See the currency denomination: When the company presents its financial data, be sure to look at the currency denomination. We’ll explain it through the example below.

The currency denomination here is when it states “(dollars in millions)” which means that a single digit represented in the table equals a million, e.g., $1 = $1,000,000.

Yes, the things we mentioned above are perhaps really basics to many, but many of those who are just new to finance might not be aware of this.

A balance sheet is a flowing financial statement which means that it reflects the amount since the company was incorporated. The numbers were only added and subtracted either quarterly or annually. It’s almost like a perpetual stew.

(If you don’t know what a perpetual stew is, look it up — It would be worth it. Missed my bedtime going down the perpetual stew rabbit hole)

On another note, our examples here will be from Apple’s Q1’23 Financial Statements (the data is for Apple’s Q4’22 performance). You can download it here.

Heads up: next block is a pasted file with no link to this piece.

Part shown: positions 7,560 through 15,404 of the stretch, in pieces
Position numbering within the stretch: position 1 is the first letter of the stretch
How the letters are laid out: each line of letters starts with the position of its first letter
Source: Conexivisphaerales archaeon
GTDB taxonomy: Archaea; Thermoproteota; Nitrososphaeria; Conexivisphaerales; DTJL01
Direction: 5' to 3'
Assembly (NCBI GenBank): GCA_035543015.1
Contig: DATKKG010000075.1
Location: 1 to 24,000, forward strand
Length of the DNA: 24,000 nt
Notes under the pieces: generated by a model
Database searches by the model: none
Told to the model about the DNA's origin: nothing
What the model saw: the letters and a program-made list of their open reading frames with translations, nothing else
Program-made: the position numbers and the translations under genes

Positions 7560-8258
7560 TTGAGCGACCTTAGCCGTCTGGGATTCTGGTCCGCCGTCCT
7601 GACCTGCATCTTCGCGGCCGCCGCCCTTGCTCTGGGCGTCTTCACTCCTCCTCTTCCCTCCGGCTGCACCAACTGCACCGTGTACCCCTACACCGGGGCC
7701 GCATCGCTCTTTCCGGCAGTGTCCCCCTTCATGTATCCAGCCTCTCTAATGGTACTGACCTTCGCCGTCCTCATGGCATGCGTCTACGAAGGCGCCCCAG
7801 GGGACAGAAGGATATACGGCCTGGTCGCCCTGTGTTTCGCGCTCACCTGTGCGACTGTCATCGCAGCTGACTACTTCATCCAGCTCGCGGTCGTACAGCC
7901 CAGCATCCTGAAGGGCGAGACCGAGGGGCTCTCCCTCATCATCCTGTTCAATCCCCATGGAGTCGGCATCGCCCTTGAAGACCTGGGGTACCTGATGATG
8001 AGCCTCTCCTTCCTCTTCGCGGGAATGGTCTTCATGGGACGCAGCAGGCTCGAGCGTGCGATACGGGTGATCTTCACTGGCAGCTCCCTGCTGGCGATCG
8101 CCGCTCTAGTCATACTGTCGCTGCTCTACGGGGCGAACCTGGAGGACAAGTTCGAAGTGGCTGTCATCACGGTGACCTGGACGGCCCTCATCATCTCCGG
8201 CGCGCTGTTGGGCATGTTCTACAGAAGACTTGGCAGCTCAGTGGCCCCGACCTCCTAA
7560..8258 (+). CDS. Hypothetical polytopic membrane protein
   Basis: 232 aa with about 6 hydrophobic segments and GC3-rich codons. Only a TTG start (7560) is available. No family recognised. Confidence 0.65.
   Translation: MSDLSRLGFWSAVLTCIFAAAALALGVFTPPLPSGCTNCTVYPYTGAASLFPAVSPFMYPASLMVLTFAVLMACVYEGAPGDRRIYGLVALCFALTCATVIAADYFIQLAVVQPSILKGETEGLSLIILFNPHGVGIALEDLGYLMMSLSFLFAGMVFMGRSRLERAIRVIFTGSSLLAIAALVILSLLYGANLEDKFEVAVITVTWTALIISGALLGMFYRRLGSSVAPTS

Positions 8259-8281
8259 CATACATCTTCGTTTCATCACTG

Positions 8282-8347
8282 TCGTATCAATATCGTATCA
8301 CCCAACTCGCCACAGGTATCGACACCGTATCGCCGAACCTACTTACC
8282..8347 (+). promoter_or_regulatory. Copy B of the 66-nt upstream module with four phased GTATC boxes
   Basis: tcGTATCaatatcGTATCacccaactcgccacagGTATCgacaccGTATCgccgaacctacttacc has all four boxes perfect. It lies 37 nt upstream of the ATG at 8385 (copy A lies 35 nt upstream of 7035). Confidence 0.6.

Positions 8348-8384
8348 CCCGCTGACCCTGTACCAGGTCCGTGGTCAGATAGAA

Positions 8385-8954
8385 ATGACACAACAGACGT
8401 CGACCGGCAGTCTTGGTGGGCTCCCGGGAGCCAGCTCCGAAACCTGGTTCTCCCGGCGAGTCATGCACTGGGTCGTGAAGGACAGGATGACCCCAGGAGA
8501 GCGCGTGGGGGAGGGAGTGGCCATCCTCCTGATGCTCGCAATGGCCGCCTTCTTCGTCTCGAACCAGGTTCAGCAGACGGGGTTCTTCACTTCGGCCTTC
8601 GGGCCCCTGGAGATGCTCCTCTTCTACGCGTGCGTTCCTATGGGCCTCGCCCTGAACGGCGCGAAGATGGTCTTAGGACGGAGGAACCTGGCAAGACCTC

The cores of a Balance Sheet


Before we start, do know that sometimes the terms used are different from one company to another, but if you look at the data they present, you’ll know they are referring to the same thing.

Now, to Balance Sheet! There are generally two main parts of a Balance Sheet: assets and liabilities. From looking into these two parts, you can gauge how well is the company’s account doing. The end result is that you want to know how well the assets and liabilities of the company are balanced, and you want to know about the shareholders’ equity (which is directly mentioned in the Balance Sheet).


The first part of a balance sheet is the asset, which includes both tangible and intangible assets. Asset here refers to resources that has future economic value to the company, you will find that the categorization in a balance sheet is based on when will the asset materializes i.e., when will it actually be available Under this categorization, there are Current and Non-Current assets.